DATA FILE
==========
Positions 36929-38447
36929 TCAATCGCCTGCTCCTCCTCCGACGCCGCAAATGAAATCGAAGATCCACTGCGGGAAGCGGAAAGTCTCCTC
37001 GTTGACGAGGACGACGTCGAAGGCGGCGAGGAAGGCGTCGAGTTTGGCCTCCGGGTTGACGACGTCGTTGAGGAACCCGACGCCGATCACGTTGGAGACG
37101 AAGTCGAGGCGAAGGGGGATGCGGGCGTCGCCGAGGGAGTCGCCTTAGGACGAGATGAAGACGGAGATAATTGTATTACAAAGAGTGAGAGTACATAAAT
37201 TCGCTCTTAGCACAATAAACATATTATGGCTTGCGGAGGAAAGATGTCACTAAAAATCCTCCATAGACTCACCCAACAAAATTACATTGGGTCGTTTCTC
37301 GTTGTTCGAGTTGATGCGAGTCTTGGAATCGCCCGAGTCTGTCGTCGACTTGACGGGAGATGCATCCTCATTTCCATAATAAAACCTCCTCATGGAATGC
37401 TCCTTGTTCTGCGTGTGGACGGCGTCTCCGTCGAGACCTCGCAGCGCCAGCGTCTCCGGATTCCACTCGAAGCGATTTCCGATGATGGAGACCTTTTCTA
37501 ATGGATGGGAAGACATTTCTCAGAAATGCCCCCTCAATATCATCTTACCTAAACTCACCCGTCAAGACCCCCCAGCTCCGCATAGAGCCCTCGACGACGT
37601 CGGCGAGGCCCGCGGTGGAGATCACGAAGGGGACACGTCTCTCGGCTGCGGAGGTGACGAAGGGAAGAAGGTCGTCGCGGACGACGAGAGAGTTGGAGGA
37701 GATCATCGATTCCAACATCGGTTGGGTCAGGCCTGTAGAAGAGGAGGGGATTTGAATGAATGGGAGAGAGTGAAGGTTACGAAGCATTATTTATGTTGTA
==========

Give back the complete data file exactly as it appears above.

Positions 36929-38447
36929 TCAATCGCCTGCTCCTCCTCCGACGCCGCAAATGAAATCGAAGATCCACTGCGGGAAGCGGAAAGTCTCCTC
37001 GTTGACGAGGACGACGTCGAAGGCGGCGAGGAAGGCGTCGAGTTTGGCCTCCGGGTTGACGACGTCGTTGAGGAACCCGACGCCGATCACGTTGGAGACG
37101 AAGTCGAGGCGAAGGGGGATGCGGGCGTCGCCGAGGGAGTCGCCTTAGGACGAGATGAAGACGGAGATAATTGTATTACAAAGAGTGAGAGTACATAAAT
37201 TCGCTCTTAGCACAATAAACATATTATGGCTTGCGGAGGAAAGATGTCACTAAAAATCCTCCATAGACTCACCCAACAAAATTACATTGGGTCGTTTCTC
37301 GTTGTTCGAGTTGATGCGAGTCTTGGAATCGCCCGAGTCTGTCGTCGACTTGACGGGAGATGCATCCTCATTTCCATAATAAAACCTCCTCATGGAATGC
37401 TCCTTGTTCTGCGTGTGGACGGCGTCTCCGTCGAGACCTCGCAGCGCCAGCGTCTCCGGATTCCACTCGAAGCGATTTCCGATGATGGAGACCTTTTCTA
37501 ATGGATGGGAAGACATTTCTCAGAAATGCCCCCTCAATATCATCTTACCTAAACTCACCCGTCAAGACCCCCCAGCTCCGCATAGAGCCCTCGACGACGT
37601 CGGCGAGGCCCGCGGTGGAGATCACGAAGGGGACACGTCTCTCGGCTGCGGAGGTGACGAAGGGAAGAAGGTCGTCGCGGACGACGAGAGAGTTGGAGGA
37701 GATCATCGATTCCAACATCGGTTGGGTCAGGCCTGTAGAAGAGGAGGGGATTTGAATGAATGGGAGAGAGTGAAGGTTACGAAGCATTATTTATGTTGTA